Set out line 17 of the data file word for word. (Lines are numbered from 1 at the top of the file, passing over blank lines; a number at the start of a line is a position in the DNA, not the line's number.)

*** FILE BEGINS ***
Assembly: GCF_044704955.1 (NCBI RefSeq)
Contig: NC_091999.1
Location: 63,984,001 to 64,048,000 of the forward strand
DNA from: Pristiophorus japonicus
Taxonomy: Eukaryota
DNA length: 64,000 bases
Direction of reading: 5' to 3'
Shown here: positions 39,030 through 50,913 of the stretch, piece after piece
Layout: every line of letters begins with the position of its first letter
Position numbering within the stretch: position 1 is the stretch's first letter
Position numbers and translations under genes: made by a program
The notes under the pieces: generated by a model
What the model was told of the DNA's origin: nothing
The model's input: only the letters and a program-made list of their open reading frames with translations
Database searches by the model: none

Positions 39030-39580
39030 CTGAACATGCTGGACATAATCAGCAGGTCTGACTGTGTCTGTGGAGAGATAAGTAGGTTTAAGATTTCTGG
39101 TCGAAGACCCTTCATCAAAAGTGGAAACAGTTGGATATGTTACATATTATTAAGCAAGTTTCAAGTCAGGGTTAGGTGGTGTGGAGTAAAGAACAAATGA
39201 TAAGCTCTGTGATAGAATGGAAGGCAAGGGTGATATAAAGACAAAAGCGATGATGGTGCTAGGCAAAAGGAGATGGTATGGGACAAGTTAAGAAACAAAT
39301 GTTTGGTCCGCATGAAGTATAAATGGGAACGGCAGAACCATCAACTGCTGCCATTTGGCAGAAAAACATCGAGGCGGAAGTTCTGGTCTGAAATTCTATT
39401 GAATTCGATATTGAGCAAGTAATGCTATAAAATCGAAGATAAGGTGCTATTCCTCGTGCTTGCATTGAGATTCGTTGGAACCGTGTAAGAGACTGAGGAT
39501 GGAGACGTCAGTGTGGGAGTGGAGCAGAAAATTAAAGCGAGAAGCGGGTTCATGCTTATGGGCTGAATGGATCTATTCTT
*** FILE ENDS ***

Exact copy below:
39030 CTGAACATGCTGGACATAATCAGCAGGTCTGACTGTGTCTGTGGAGAGATAAGTAGGTTTAAGATTTCTGG